A research method that involves a detailed study of a single individual, institution or event. Case studies provide a rich record of human experience but are hard to generalise from.
- Gives rich, in-depth data so information overlooked by other methods is identified
- Can investigate human behaviour/experiences that are rare and would be unethical to generate such conditions experimentally
- The complex interaction of many factors can be studied
- It is difficult to generalise from individuals as they have unique characteristics
- Often necessary to use recollection of past events and this evidence may be unreliable
- Researchers may lack objectivity as they become involved/ theoretical bias may cause findings to be overlooked
- Important ethical issues such as confidentiality, many cases are indentifiable by characteristics even if the name is not given
An interview involves a researcher speaking directly to the participant and recording their responses. There are 3 types; structured, semi-structured and unstructured.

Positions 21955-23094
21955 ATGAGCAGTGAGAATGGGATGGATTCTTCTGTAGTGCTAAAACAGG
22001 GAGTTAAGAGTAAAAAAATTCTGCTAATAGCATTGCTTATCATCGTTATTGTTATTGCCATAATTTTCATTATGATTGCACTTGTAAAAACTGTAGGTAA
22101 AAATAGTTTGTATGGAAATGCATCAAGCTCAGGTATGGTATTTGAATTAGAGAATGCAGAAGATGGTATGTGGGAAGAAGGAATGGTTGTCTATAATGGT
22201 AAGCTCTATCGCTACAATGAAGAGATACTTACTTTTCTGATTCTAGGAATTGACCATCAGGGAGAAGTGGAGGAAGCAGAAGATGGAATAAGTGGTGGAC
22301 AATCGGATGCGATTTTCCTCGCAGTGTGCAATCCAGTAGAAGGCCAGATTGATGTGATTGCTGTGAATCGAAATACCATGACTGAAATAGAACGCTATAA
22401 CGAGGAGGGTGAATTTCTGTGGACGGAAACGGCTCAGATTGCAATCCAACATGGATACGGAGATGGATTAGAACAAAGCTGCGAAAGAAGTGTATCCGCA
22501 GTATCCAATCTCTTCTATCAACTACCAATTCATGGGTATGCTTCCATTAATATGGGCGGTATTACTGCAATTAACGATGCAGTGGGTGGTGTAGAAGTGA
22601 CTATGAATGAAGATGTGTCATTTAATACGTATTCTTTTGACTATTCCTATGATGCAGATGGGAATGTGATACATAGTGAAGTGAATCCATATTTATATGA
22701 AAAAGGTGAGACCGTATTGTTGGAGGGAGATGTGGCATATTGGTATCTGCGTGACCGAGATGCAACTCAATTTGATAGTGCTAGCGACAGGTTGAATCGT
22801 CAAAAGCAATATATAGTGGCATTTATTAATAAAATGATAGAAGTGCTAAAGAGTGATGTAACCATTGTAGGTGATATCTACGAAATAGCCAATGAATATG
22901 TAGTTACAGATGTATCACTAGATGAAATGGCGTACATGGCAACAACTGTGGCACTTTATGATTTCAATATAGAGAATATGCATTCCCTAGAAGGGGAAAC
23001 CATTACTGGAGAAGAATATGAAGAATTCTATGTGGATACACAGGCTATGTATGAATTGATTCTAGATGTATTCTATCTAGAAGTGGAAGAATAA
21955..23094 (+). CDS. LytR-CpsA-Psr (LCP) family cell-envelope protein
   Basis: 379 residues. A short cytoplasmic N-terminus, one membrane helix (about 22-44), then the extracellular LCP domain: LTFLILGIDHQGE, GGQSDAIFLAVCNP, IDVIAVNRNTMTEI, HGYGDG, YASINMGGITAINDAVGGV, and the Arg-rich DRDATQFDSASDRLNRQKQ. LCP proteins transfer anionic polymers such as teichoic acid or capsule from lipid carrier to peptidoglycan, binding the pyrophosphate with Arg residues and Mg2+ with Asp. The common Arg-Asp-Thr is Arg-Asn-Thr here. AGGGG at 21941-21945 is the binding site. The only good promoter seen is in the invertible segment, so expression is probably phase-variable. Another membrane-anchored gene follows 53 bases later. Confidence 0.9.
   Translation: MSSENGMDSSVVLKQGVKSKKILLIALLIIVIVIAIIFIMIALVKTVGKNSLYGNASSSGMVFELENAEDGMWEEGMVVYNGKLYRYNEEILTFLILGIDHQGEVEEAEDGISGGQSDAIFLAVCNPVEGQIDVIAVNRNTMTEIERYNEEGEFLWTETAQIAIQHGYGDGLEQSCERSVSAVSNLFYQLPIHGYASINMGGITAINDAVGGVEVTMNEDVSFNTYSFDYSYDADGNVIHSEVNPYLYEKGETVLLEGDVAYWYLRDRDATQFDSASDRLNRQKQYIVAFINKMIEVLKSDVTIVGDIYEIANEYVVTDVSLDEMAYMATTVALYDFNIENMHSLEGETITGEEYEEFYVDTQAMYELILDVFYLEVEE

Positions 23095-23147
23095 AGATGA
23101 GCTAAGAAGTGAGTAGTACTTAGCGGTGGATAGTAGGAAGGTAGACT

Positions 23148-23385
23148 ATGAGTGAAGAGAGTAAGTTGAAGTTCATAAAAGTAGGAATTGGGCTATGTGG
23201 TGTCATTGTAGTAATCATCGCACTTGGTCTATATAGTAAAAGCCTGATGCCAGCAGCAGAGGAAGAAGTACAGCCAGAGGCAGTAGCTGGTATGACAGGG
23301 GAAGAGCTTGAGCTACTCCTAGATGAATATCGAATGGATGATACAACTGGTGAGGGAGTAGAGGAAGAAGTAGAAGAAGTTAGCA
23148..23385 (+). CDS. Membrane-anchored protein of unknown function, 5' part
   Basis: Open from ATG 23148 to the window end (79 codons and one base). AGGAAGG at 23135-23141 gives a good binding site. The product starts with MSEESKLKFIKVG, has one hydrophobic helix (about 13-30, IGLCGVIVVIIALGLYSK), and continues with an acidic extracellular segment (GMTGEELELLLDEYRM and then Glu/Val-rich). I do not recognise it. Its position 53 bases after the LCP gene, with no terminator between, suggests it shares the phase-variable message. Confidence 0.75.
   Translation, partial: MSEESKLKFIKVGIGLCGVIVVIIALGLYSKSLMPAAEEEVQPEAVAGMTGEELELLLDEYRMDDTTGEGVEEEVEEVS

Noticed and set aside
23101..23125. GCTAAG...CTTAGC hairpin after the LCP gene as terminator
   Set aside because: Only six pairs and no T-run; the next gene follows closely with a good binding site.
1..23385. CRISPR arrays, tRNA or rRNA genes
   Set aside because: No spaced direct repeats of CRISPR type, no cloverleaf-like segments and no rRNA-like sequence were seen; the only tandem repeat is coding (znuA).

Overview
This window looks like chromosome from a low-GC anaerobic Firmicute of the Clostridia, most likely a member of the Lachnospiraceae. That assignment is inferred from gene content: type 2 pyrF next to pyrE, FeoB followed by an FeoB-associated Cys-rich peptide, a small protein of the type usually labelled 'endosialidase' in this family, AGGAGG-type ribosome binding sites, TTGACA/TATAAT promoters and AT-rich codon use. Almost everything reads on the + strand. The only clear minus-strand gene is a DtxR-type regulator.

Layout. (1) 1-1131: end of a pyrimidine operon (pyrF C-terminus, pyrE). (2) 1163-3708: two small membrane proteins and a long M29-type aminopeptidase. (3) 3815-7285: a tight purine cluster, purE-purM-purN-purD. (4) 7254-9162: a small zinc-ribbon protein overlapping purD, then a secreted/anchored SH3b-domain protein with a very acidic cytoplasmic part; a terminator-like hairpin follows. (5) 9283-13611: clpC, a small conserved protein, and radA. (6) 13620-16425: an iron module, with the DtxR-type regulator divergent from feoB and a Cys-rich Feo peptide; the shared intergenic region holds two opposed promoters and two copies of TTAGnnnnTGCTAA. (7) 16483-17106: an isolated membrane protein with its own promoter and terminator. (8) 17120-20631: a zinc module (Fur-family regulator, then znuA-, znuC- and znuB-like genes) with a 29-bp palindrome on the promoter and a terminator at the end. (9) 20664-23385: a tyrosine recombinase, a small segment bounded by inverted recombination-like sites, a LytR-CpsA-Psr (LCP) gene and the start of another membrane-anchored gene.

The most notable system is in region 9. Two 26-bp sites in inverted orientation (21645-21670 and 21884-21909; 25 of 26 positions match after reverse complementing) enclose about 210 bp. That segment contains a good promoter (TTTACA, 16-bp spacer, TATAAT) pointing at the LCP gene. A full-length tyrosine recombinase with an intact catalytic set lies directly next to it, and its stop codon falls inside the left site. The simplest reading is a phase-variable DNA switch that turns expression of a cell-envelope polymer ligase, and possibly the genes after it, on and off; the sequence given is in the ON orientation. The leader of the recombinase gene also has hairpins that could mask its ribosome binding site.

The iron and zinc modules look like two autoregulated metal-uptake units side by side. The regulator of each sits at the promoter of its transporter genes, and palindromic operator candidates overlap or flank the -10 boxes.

A structured interview will have the same set of questions for each participant.
An unstructured one will be more like a conversation.
A semi-structured one will have a set of questions, but if one answer interests them they will explore that area more rather than sticking to the questions.
- Collection of primary information
- In depth analysis, can explore questions more than a questionnaire
- Can produce rich/personal information
- Good reliability
- Should be able to replicate findings if the same questions are asked
- Fairly easy to analyse the data obtained…